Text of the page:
Location: Haifa (or hybrid)
Date: July 31 2022
- R. Ramanujam (IMSc, India): email@example.com
- Yanjing Wang (Peking University, China): firstname.lastname@example.org
Propositional Modal Logic has found major applications in computer science in the formal specification and verification of finite-state systems in general, and multi-agent systems in AI. In the last two decades, researchers have been attempting to extend verification techniques to infinite-state systems that arise in distributed computing, database theory, and security theory. Reasoning about such systems typically involves both modalities (to express state transitions and1 reachability) and quantifiers (to refer to unbounded data, dynamically created processes, etc). This naturally leads us to the realm of first-order modal logic (FOML).
Indeed, early formulations of programming logics in the 1980s like Dynamic logic, Hoare logic, etc were first-order modal logics. However, unlike propositional modal logics which are robustly decidable(in the sense that natural ex-tensions of many kinds are decidable), FOML is notoriously undecidable. That is, it is very hard to find non-trivial decidable fragments of FOML. The thorough knowledge that we have obtained in the past decades about decidable fragments of first-order logic and decidable extensions of modal logic seems to help very little. For example, the two-variable fragment of FOML is already undecidable. The combination of modalities and quantifiers causes new problems that occur neither in the first-order case nor in the propositional modal case.
Despite such discouragement, this century has seen some small steps with positive results on new fragments, such as the monodic fragments which restrict the appearance of variables in the scope of modalities [Hodkinson, Wolter, Zakharyaschev 2000]. Another recent idea is to bundle the quantifiers and modalities together in certain forms, inspired by applications in non-standard epistemic logic [Wang 2017] [Padmanabha, Ramanujam and Wang 2018]. Developments in Term-modal logics, a close cousin of FOML suggest that more fragments may be hiding beneath the surface: for instance, the two-variable fragment of Term-modal logic is decidable and constitutes an as-yet uncharacterized fragment of FOML.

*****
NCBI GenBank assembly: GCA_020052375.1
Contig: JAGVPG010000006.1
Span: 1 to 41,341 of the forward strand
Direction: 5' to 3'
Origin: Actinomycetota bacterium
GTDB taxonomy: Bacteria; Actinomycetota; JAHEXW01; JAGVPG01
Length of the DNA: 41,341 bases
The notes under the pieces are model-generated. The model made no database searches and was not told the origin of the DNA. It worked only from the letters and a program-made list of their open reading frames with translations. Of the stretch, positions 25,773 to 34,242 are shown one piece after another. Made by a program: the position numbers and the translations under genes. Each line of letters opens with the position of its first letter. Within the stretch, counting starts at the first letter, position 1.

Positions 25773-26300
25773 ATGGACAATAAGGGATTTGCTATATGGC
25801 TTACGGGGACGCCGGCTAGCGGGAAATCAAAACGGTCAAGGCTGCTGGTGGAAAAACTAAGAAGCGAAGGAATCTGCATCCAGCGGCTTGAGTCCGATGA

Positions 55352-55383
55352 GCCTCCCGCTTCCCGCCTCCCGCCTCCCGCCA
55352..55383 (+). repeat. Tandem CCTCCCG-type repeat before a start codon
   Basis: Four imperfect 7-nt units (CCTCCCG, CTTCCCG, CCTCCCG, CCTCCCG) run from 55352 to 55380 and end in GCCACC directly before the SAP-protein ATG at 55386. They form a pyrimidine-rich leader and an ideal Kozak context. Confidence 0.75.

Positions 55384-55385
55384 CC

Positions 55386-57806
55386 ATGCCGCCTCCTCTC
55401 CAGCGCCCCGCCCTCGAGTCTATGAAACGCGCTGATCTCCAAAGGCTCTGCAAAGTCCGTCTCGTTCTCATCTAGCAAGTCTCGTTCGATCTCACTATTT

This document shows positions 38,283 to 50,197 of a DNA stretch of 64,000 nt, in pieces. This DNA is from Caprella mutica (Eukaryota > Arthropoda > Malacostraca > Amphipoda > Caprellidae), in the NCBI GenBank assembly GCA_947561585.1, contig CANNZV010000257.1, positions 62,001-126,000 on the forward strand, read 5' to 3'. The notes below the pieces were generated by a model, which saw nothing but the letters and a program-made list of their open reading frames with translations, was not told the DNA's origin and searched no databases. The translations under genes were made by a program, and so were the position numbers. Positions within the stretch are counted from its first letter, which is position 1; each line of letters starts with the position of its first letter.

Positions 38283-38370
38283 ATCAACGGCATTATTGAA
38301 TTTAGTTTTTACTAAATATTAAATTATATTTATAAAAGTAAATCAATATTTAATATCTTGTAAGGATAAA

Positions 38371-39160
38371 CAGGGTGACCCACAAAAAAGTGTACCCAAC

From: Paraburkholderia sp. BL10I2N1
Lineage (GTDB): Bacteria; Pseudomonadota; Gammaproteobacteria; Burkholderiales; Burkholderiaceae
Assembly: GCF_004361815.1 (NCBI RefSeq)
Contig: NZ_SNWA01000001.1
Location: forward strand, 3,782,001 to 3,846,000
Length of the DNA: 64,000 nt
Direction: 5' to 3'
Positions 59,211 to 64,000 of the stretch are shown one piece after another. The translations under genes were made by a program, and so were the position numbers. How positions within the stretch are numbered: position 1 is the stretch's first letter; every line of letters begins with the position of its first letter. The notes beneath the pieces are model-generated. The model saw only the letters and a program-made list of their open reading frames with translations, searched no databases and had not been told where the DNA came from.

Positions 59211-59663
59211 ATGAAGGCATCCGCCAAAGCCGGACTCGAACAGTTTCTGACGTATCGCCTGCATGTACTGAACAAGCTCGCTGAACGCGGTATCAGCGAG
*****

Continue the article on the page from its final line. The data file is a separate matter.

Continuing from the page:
This workshop aims to bring the leading researchers on this evolving direction of research and identify both potentially useful fragments of FOML and techniques for constructing decision procedures.
We will have three invited talks that present surveys of what has been achieved, highlighting the difficulties arising from combining quantification and modalities. There will be up to 5 contributed talks, and an open problem session at the end of the day.
Eugenio Orlandelli (University of Bologna)
Ian Pratt-Hartmann (University of Manchester)
Frank Wolter (University of Liverpool)